If you have already experienced a relapse, write 5 specific examples about how your inability to cope with your emotions led to it. If you have not relapsed, write examples based on your observation of someone else’s relapse – or what they have shared about after coming back from a slip. Also write down how you are currently coping with your emotions. Is it different from how it was when experiencing good and solid recovery? Then next to each example, write down recovery tools and principles you can apply to bring you back to healthy and recovery ways of coping with your emotions.
Potential Relapse: I was feeling emotionally overwhelmed and was constantly restless and anxious about the problems I had to deal with. Finally gave up and used drugs again hoping I would feel calm and relaxed.
Plan of action: My recovery is my number one priority in life. No other problem is as important, and none of them are worth my using drugs again. Whenever I feel overwhelmed or anxious about life’s problems, I need to remember my priority in life and keep my focus and energy on staying clean for the next 24 hours. I will handle other problems the best I can and leave the results to my God.
b) Changes in your Thinking
If you have already experienced a relapse, write 5 specific examples of how your way of thinking changed. If you have not relapsed, write examples based on your observation of someone else’s relapse – or what they have shared about after coming back from a slip. Also write down how your way of thinking may be changing now as opposed to when you enjoyed a good and solid recovery. Then next to each example, write down recovery tools and principles you can apply to bring you back to healthy and recovery thinking.
Potential Relapse: I started thinking my problem was not that bad and it with only with heroin; I can control and use other types of drugs. So I started drinking occasionally and before long was back on the heroin.
Plan of action: I suffer from the disease of addiction and am powerless over all mind-altering substances. I need to remember and honestly accept my Step.
c) Changes in your Attitude
Write 5 specific examples of how your attitudes towards recovery changed before your last relapse, or your observation of someone else’s relapse. Also, write down how your attitude towards recovery may be changing now as opposed to when were experiencing a good and solid recovery. Then next to each example, write down recovery tools and principles you can apply to bring you back to healthy and recovery attitudes.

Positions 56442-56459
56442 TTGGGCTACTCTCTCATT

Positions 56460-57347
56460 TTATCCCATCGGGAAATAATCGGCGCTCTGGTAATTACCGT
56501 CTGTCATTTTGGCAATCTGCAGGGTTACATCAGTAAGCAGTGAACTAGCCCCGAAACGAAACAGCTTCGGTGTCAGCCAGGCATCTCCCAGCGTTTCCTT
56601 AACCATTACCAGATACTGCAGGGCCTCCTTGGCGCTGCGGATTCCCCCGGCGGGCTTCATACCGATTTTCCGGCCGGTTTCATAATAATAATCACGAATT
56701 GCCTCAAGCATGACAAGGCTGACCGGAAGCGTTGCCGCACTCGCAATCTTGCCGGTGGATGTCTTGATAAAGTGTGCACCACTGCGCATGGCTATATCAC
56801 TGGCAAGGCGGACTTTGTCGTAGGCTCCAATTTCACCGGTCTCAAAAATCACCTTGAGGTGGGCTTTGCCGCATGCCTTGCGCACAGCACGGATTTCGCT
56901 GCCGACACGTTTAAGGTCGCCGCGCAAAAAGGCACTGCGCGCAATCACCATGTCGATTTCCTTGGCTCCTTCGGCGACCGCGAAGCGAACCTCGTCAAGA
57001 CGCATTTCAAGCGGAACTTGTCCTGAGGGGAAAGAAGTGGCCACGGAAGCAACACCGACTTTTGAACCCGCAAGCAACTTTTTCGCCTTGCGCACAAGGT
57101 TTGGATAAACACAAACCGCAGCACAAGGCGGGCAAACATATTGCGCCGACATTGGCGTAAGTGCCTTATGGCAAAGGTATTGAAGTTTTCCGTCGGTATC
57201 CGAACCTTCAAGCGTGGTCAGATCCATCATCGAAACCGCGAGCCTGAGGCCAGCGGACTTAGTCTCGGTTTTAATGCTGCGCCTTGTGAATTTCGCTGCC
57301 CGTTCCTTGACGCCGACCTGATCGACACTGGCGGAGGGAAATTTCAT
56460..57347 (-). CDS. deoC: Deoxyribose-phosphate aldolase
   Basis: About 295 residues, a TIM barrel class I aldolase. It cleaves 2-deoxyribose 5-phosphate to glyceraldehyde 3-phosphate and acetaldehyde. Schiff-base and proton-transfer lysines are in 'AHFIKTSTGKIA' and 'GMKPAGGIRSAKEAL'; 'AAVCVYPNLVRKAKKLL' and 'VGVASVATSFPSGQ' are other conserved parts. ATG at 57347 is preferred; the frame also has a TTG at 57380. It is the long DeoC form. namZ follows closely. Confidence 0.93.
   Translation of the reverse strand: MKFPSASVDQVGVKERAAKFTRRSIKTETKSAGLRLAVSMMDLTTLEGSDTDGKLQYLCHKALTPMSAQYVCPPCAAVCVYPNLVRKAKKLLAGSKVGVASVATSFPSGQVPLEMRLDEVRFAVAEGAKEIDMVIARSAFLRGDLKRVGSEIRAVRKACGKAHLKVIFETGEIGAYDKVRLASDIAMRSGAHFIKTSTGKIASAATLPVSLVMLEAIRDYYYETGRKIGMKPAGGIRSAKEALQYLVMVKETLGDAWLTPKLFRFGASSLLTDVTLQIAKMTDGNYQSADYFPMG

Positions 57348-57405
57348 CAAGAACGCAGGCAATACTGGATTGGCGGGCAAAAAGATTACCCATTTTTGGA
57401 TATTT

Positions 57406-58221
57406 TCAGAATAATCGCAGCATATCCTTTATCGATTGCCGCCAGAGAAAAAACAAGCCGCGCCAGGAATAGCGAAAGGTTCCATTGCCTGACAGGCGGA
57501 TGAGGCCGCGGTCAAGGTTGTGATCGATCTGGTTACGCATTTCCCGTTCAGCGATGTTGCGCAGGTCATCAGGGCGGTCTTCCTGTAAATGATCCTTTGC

Potential Relapse: I started avoiding my Fellowship and took the attitude that it is a religious program and that they my problems are different from theirs. They cannot help me and I can recover on my own.
Plan of action: I suffer from a disease that is much bigger than me. I cannot rely on myself to recover and need the help of my Fellowship. I will practise humility and keep an open mind, honesty and willingness to try what is suggested.
d) Changes in your Behavior
In addition to identifying any changes in your emotions, thinking and attitudes, it is a good idea to look at your behavior and habits. Whereas when we were in solid recovery, we had let go of our addictive habits and had created a structured daily recovery routine for ourselves, we may find ourselves slipping back into our old destructive ways of living. If you see this occurring, write 5 specific examples of how your behavior and habits have changed, or your observation of what happened to someone else who relapsed. Also, write down how your behavior and habits may be changing now as opposed to when you were experiencing a good and solid recovery. Then next to each example, write down recovery tools and principles you can apply to bring you back to healthy and recovery behaviors and habits.
Potential Relapse: I spent most my day in bed and stopped going to meetings. Instead I started hanging around with my using friends.
Plan of action: I need to avoid high-risk situations and people, places and situations that trigger me to use drugs again. Meetings are like the medication against my disease of addiction. I need to attend them if I want to maintain my recovery.
4- Identify well-being needs
Part of our recovery process is to look after our physical and psychological health needs. When we were using drugs, we abandoned all our needs except our need to get high! Some of us developed other diseases as a consequence of our disease of addiction. HIV, infections and liver problems are some of the problems common amongst us and a direct consequence of our drug abuse. Now that we are in recovery and wishing to maintain it, we need to care for any other ailments we may have. Failing to do so can lead us to use drugs as our way to cope or find relief from our mental or physical problems.
A- Medical needs
In recovery we may be suffering from other illness that we need to act mature and responsible for and look after. This means going to the doctor and getting treatment, including taking prescribe medication if our illness calls for it. Remember that taking prescribed medication under the supervision of a doctor does not count as a relapse so long as it is not abused and it is under the supervision of our doctor. When we look after our medical problems in recovery, there is less likelihood for us to return to using drugs as our way to cope with the symptoms of other illnesses we may be suffering from.